“As well as drastically eroding our members’ living standards, these cynical attempts to phase out face-to-face interpretation services over the long term will have a devasting impact on deaf people all over the country.”

Call for Sainsbury’s to redeploy supermarket counter workers under threat

Unite has called on Sainsbury’s to redeploy its 500 members whose jobs on deli, fish and meat counters are under threat, following today’s announcement by the supermarket giant that it is cutting 3,500 jobs.

Unite said that it was ‘deeply disappointed’ by the news affecting its members working on these counters, which have been closed since the first lockdown in March, and called for urgent talks to explore redeployment opportunities within Sainsbury’s supermarkets.

Unite national officer for the food industry, Bev Clarkson, said: “This is very disappointing news for our 500 members working on the deli, fish and meat counters.

“We are seeking urgent talks with the management to explore deployment opportunities within Sainsbury’s, given the supermarket’s sales have risen since the first lockdown in March.

“Hopefully, the supermarket can reopen some of these counters, closed since March, once the COVID-19 restrictions are eased and a vaccine comes on stream.

“This is very grim news for our members and their families in the run-up to Christmas, and we will be giving them maximum support during this worrying and uncertain time.”

McCluskey: 'We need a plan for jobs and incomes, and we need it yesterday'

Commenting in response to the chancellor's latest announcement of additional financial support for business and workers in lockdown, the leader of Unite, Len McCluskey said:

"Today's extension of the Job Retention Scheme until March 2021 is, of course, welcome but entirely predictable. The government was always going to have to get real because workers simply cannot be forced into further crisis-caused lockdowns without financial support.

"Thousands of UK jobs have been lost in the past 24 hours alone. Who knows how many of these jobs and the many others that have previously been lost could have been saved if the prime minister and chancellor had followed the path of France and Germany and announced financial investment and jobs security packages well ahead of further lockdowns.

"We need a government with a plan to protect health, jobs and incomes, to get us through these frightening times and out the other side, and we need it yesterday."

Rolls Royce urged to use furlough extension until March to safeguard UK jobs under threat

Unite called on Rolls Royce to fully utilise the extension of the furlough scheme until March 2021 as the company announced nearly 1,400 jobs are being cut in the UK and globally.

The job losses announced today are part of the company’s plan to slash its worldwide workforce by 9,000 which was announced in May this year, of which about 3,300 were earmarked for the UK.

Unite understands that the job losses could affect 650 managers, 100 staff and 420 production workers and is seeking urgent clarification on how many jobs are under threat in the UK and how many in the rest of the world.

Unite national officer for aerospace, Rhys McCarthy, said: “We are calling on the Rolls Royce management to halt its job loss programme in the UK, while it fully considers the implications of the extension of the furlough scheme until the end of March 2021 that chancellor Rishi Sunak unveiled to MPs earlier today.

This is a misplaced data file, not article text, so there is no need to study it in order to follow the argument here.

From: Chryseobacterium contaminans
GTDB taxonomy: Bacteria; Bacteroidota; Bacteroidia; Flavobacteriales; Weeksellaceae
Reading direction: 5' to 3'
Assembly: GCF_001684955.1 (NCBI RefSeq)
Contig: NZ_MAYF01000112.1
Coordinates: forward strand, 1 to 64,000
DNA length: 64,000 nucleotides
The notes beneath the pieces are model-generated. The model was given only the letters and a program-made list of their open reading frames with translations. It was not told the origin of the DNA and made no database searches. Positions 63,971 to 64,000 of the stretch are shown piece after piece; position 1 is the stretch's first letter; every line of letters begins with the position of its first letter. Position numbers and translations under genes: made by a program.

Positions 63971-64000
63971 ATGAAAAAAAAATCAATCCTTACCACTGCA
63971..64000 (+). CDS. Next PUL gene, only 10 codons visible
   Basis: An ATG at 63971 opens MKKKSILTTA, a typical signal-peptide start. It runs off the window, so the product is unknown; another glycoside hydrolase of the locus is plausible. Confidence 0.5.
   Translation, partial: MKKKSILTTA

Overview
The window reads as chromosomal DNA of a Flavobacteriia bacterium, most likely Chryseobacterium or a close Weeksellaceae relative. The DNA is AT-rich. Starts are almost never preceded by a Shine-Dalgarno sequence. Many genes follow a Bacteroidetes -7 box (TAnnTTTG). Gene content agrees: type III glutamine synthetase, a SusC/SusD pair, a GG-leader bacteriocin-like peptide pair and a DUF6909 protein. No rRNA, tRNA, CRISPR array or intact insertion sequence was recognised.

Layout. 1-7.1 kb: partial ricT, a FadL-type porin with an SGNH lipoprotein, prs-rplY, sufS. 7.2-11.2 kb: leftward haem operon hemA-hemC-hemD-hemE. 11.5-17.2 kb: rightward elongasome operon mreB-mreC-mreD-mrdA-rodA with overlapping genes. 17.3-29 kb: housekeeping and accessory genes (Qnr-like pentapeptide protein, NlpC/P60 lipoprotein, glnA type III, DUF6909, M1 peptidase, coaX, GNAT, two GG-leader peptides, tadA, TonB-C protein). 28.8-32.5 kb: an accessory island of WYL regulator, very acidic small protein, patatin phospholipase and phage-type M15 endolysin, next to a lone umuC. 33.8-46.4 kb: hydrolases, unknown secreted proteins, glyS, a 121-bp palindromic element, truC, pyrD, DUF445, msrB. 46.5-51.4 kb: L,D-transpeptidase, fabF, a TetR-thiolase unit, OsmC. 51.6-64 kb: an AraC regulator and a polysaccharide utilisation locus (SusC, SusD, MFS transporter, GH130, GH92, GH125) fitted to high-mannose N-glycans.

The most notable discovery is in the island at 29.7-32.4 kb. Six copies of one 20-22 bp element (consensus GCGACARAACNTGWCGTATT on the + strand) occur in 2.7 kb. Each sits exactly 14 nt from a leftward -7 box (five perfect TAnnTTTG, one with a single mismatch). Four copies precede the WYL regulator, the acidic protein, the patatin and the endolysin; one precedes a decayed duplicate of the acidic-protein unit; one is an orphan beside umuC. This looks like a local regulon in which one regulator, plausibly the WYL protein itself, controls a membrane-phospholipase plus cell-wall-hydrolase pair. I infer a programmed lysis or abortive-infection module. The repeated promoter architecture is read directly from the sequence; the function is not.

“We can’t afford, as a country, to lose skilled manufacturing jobs as they will generate prosperity for the benefit of all in the years to come.”

6 November 2020

Closure of Alexander Dennis plant in Guildford with 200 job losses ‘cynically fast tracked’

The closure of the Alexander Dennis (ADL) plant in Guildford this week after 125 years of vehicle building with the loss of 200 jobs was ‘cynically fast tracked’ using the global pandemic as an excuse.

Unite said the Guildford closure was ‘extra shameful’ as there were already 150 chassis earmarked for the Surrey operation – enough for at least five months of production – which will now be diverted to an outsourced company in the UK.

Unite national officer for automotive industries, Steve Bush, said: “The abrupt closure of the ADL Guildford site yesterday was a brutal act that gave long-standing colleagues hardly any time to say ‘goodbye’.

“As Guildford was producing seven chassis a week, there was at least five months of work in the pipeline that could have ensured employment for the workforce, while we explored how the chancellor Rishi Sunak’s extension of the furlough scheme to the end of March 2021 could have been utilised to safeguard our members’ jobs.

“When the UK emerges from COVID-19, it will need skilled jobs at companies, such as ADL, to meet the challenges of the post-pandemic global economy.”

Get more support

For more information on how we are fighting to protect the health and safety, and economic stability of our members during the coronavirus COVID-19 crisis, please visit the Unite the Union advice hub.

COVID-19 personal injury claims

Unite has set up a specialist legal team to advise and represent members who have suffered injury as a result of COVID-19

If you have suffered injury from developing COVID-19, or have tragically lost a family member to the condition, then please call Unite’s COVID-19 PI team on 0800 709 007.